tor seldom receives average returns. According to a recent study by mutual fund data company Morningstar, “the typical investor gained only 4.8 percent annualized over the ten years ended December 2013 versus 7.3 percent for the typical fund.” That’s a yawning 2.5% gap. Why did investors miss out on fully one third of the market returns? It’s simple. They did the same thing with their funds that your colleagues did with their stocks: they traded in and out of the market. To garner the returns advertised over the past decade, or even the last 3 decades, you would have to own them through thick and thin, no matter how dramatic or dire the news.
Invest Like a Nobel Prize Winner The main argument against an index-only strategy is that it generates merely average returns in the best-case scenario. This logic appeals to doctors who have never once settled for things that are merely average (and that’s pretty much all the physicians we’ve met). Thanks to the research of Nobel laureate Eugene Fama, we now know it’s possible to reliably beat the averages over the long run—but it’s not free. Mr Fama, a financial luminary who founded the first small cap index mutual fund, discovered that the smaller a company is, the more likely it is to outperform a larger one. This is known as the “small cap effect,” and it is robust, having been observed in US market history as well as the
return series of developed foreign stock markets and even emerging markets. Mr Fama and colleague, Kenneth French, both researchers who hail from the renowned University of Chicago Booth School of Business, also found that the stocks of cheap companies, known as “value stocks,” tend to outperform their more expensive “growth stock” peers in what is known as the “value effect.” This effect is also robust in markets domestic and foreign, and is available to investors using index funds.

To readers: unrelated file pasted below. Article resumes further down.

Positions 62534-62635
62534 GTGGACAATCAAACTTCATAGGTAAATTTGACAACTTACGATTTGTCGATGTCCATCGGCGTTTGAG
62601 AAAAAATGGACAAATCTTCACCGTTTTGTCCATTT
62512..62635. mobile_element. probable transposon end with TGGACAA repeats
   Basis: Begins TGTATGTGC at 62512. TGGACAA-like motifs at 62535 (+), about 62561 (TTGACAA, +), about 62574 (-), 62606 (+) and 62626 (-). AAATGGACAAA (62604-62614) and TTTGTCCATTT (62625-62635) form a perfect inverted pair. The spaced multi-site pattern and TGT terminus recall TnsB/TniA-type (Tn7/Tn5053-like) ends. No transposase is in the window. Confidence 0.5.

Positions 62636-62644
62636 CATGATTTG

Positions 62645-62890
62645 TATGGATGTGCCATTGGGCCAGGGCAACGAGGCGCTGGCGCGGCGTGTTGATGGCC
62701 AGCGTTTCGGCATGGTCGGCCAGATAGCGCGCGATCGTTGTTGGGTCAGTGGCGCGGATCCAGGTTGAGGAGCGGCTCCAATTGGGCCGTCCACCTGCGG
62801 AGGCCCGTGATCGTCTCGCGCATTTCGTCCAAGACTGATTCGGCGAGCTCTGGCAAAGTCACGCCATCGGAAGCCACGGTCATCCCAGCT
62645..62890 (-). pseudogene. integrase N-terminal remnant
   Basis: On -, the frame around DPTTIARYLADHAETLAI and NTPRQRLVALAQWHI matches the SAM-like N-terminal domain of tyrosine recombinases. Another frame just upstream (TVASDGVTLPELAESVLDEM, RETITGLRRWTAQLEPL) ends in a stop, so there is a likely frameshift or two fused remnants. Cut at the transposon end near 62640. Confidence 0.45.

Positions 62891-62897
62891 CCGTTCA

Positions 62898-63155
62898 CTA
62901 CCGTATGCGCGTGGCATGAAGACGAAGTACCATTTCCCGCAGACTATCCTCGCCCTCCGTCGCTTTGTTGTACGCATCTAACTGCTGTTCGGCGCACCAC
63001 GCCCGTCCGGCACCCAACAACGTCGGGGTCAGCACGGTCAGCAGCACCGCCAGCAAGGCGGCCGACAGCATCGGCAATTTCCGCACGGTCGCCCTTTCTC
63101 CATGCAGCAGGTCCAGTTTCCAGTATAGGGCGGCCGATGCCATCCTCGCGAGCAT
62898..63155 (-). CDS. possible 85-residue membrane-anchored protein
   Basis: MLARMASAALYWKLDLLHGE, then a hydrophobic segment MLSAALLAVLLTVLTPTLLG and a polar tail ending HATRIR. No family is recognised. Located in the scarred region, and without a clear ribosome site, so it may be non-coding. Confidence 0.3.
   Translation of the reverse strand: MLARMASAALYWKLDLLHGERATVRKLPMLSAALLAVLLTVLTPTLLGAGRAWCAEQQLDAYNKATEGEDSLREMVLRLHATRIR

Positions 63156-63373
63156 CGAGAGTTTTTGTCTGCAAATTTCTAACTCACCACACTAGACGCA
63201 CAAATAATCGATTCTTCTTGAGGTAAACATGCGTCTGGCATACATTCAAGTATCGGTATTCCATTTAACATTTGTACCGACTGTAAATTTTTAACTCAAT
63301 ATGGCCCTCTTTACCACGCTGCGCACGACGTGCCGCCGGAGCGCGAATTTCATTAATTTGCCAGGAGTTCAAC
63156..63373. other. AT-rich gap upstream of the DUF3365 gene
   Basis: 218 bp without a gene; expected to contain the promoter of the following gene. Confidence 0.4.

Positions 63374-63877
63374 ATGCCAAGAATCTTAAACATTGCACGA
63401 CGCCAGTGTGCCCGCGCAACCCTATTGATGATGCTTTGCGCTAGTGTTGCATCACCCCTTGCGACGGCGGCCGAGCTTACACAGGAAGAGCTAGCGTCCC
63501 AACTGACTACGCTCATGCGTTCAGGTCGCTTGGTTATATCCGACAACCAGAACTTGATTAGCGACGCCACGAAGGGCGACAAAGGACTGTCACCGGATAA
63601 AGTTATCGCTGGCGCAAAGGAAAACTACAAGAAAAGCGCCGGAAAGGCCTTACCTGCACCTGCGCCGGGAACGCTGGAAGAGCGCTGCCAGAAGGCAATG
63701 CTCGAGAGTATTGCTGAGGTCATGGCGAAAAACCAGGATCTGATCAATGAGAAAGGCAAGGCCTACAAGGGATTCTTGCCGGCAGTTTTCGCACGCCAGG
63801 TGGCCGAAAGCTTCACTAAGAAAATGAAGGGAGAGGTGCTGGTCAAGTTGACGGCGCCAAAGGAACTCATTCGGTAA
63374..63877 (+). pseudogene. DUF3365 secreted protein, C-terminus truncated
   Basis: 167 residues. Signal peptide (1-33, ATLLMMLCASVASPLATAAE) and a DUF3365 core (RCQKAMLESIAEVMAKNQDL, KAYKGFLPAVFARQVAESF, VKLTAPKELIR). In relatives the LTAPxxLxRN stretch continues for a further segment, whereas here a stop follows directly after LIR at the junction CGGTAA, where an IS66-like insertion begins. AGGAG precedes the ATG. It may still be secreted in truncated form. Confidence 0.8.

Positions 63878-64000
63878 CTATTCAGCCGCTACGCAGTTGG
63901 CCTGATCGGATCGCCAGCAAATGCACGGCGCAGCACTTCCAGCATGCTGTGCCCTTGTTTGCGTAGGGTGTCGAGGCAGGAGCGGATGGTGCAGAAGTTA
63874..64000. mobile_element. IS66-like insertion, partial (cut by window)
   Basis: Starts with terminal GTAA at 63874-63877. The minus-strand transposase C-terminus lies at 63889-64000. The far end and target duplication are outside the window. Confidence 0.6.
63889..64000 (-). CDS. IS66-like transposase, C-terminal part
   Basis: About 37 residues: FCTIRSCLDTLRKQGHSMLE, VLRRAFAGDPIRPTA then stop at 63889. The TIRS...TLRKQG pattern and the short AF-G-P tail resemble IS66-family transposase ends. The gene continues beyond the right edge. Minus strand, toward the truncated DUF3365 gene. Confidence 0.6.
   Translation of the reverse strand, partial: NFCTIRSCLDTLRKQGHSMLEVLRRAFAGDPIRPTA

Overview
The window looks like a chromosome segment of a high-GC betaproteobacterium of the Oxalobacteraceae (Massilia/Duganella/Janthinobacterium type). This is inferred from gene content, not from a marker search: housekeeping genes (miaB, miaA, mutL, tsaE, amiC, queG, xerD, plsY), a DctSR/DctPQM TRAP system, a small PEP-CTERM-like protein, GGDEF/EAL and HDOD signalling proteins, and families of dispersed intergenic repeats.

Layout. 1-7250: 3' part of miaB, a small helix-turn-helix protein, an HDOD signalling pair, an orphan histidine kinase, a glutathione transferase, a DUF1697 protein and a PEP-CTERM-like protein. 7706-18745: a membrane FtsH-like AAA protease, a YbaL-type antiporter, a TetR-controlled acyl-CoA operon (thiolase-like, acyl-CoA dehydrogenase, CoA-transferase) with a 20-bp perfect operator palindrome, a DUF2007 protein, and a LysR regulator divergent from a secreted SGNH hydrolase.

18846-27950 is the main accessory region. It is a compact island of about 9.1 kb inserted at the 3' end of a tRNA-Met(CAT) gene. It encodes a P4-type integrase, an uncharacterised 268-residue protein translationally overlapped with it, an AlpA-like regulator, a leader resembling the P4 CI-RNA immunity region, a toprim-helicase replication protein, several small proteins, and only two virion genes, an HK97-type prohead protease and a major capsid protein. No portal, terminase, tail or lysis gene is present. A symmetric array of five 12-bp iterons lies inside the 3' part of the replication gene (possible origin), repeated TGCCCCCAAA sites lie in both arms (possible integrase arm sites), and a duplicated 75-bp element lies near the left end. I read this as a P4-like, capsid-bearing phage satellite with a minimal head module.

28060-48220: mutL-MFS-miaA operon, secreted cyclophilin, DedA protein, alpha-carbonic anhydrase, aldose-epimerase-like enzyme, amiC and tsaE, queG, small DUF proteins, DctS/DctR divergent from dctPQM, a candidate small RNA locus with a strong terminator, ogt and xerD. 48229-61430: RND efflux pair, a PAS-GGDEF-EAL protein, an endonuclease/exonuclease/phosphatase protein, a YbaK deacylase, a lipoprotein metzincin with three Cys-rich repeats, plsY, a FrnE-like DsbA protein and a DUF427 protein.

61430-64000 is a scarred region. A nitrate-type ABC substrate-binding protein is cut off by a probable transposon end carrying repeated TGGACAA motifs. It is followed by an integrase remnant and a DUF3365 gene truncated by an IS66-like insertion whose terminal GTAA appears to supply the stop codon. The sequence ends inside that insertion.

though Mr Fama won the Nobel Prize in economics just last year, his research on the small cap and value effects has been public knowledge since the 1980s.
Summary These perfectly decent strategies are so mundane—so incredibly boring—that you and your colleagues may never have heard of them. After all, words like “diversified,” “tax-efficient,” and “cost-effective” make lousy headlines. The good news is that you can start using a solid investment strategy and keep using it year after year, decade after decade, secure in the knowledge that you have found a permanent answer to a nagging question. Remember, the answer to good investing is more than where you put your money now. It’s where you keep it over the long haul. l
Remember, the answer to good investing is more than where you put your money now. It’s where you keep it over the long haul.
W. Ben Utley, CFP®, is the lead advisor with Physician Family Financial Advisors, a fee-only financial planning firm helping doctors throughout the United States to save for college and invest for retirement. Contact him at 541-463-0899 or visit www.physician family.com. Lawrence B. Keller, CFP®, CLU®, ChFC®, RHU®, LUTCF, is the founder of Physician Financial Services, a New York–based firm specializing in income protection and wealth accumulation strategies for physicians. He can be reached at 800-481-6447 or by e-mail to Lkeller@physician financialservices.com with comments or questions.
While a small cap value tilt may add up to 4 percentage points more than the average untilted portfolio over long periods of time, it brings more volatility, too. When equity markets decline, those index funds filled with cheap little stocks take it hard, and you may wish you had never owned them. The only way to reliably garner the higher expected returns from small cap value stocks is to remain fully invested and stay the course, even when times are tough. This, too, is old news. Even